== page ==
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"I see great prospects for aluminium"
How can, how should the European aluminum industry act in the current situation? ALUMINIUM asked Rob van Gils, President of Aluminium Deutschland, a few questions during the fair.
ALUMINIUM: Mr. van Gils, how would you describe the current situation of the European aluminum industry?
Rob van Gils: It is serious, I would say. That's obvious, because this energy madness is really putting our competitiveness at risk. And this is something that the industry alone cannot solve. So we need political support and solutions, because at the end of the day we have to realize that we are competing on a global level and we don't want European industry to go broke. We have to somehow get a grip on this situation for European society.
Some people are talking about deindustrialization in Europe. Is that a possible worst-case scenario?
van Gils: That would be the worst case scenario, of course. If we keep the high energy prices, it would put us out of competition and many materials would come from outside Europe. That would increase our dependencies, and we are just learning what such dependencies do to us. Industry is an essential part of our future, and it's needed for the transition we're facing.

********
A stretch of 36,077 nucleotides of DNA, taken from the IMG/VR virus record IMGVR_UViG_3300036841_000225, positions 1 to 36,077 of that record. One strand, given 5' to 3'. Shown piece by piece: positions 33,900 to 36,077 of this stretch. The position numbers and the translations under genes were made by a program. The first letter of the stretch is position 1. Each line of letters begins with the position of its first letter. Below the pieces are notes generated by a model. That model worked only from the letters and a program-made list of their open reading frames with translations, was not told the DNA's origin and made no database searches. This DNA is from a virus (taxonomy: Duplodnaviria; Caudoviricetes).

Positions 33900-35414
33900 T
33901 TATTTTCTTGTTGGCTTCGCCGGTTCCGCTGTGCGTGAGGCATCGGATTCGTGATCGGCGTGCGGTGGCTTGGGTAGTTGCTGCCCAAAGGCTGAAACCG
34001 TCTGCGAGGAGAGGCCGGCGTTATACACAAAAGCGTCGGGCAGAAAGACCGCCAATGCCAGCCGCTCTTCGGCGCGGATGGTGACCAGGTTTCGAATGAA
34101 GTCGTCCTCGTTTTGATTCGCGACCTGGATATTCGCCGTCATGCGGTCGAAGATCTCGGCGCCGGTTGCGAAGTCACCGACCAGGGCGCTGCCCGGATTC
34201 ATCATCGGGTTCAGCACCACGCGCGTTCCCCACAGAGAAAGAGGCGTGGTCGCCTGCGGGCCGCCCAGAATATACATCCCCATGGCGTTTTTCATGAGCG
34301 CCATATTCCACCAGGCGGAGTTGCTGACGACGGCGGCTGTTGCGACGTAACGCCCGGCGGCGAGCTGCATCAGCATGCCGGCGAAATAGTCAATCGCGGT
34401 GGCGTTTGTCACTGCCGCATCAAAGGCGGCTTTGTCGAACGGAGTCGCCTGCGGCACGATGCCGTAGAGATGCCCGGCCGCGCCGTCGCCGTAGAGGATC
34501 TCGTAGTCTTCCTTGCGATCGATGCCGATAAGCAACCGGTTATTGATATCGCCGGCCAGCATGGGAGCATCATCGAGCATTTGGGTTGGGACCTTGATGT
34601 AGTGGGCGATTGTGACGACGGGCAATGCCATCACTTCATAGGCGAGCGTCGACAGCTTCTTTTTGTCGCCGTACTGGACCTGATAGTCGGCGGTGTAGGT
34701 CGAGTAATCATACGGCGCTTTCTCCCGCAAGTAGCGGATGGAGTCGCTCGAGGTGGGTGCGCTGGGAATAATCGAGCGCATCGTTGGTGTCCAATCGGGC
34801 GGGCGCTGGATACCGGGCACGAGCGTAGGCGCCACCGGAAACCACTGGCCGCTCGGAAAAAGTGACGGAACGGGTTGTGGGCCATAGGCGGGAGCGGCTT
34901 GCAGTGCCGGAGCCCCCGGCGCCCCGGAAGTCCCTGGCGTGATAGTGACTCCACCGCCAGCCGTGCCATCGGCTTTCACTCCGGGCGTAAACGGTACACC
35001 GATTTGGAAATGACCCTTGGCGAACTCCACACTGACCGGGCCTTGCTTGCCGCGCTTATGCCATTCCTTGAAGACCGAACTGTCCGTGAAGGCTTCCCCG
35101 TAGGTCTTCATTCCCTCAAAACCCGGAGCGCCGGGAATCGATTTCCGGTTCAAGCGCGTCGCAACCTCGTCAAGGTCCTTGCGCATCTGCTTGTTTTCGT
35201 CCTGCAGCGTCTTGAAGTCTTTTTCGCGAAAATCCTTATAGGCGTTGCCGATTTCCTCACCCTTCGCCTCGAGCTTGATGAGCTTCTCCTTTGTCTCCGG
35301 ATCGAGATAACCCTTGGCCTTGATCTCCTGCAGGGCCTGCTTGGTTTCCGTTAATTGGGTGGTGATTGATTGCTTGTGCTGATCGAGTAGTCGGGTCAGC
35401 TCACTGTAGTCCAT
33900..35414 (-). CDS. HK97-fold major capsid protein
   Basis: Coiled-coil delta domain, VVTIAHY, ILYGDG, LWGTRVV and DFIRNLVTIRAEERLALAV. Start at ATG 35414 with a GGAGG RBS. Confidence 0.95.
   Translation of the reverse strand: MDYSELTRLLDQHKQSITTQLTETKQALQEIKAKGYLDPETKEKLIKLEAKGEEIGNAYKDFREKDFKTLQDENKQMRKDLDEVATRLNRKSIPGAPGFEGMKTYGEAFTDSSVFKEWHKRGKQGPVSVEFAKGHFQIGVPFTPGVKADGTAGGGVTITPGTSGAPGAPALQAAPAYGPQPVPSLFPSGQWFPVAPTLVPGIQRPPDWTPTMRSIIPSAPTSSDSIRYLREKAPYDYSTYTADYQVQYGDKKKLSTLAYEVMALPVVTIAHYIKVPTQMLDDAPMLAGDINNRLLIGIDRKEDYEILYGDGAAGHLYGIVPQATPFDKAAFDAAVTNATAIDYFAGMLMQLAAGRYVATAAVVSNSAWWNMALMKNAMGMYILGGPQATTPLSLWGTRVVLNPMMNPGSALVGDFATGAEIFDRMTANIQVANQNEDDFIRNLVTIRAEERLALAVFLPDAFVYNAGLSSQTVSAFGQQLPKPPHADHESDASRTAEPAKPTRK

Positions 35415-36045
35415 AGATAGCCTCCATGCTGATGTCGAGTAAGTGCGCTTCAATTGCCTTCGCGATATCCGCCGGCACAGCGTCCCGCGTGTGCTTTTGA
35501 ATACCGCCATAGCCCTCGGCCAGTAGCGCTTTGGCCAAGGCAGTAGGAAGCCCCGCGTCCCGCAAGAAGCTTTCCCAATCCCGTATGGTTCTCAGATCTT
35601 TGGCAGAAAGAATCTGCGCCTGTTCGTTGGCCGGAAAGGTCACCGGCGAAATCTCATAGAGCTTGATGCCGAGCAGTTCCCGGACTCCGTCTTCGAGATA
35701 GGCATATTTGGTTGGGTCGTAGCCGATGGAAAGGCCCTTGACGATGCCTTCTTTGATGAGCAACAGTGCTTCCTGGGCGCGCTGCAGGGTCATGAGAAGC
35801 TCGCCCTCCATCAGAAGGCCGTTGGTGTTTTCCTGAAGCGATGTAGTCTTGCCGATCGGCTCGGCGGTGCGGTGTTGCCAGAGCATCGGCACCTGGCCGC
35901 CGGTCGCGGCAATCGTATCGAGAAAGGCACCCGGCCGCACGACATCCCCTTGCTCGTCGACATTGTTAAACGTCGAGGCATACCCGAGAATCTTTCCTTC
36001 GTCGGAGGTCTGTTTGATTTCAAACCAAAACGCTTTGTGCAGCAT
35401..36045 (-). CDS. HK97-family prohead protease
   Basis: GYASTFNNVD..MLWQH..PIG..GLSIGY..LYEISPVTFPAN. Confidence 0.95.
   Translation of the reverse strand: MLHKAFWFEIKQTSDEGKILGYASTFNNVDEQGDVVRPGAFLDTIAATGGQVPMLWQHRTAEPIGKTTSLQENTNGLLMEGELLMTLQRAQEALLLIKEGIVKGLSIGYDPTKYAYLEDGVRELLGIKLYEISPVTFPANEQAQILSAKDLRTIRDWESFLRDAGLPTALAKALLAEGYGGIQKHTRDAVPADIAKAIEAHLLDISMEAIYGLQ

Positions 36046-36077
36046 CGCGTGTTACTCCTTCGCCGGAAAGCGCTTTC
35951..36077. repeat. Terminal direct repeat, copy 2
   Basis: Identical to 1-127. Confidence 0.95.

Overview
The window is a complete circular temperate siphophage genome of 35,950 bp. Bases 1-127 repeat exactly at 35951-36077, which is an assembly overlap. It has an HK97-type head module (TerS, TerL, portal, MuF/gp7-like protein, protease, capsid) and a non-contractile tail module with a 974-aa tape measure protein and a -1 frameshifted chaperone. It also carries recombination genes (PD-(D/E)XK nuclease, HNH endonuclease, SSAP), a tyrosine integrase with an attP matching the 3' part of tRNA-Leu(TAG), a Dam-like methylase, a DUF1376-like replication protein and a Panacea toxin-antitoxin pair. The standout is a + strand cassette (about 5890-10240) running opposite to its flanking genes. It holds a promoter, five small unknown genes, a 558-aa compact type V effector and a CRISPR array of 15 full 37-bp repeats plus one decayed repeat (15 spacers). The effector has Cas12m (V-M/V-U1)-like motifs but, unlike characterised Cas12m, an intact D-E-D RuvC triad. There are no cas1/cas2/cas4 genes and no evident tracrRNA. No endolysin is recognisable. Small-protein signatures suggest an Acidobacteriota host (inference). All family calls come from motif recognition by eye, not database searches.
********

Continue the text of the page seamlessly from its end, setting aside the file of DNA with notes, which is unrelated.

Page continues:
"We have to somehow get a grip on this situation for European society."
Is there anything the aluminium industry itself can do now?
van Gils: Yes and no. Problems like high energy prices cannot be solved by the industry itself, of course. We can do more to promote recycling, but we are already at the forefront of that. If you look around here at the show, you'll see that all the companies are really focused on that. Then you see that we're already doing what we can. But the solution to high energy prices will no longer be recycling.
The material is considered one of the perfect materials when it comes to recyclability and sustainability. But that doesn't seem to be the number one issue these days ...
van Gils: I don't think it will be forgotten, but we have to be realistic: Right now, we really have to put security of supply first. That also means that, as a first step, it will be necessary to ensure that we have enough energy available. In doing so, we will also have to draw on resources that we don't like to use. But sustainability will remain a very important issue for us, I have no doubt about that. The Green Deal is in place, and I don't see anyone backing away from it. We just have to be smart about it so that we don't completely lose the competitiveness of the industry.
Is there a contribution that an event like this fair can make?
van Gils: Of course, the trade show is still an important platform for us. Here we meet all our customers and can show them our efforts. Here we exchange ideas with our competitors in the market and can learn from each other. Of course there is competition, and that is important, but our strongest competition is in other materials.
There will come a time after that, and I see great prospects for aluminium. So yes, the show is a very important platform for us to show what we can contribute.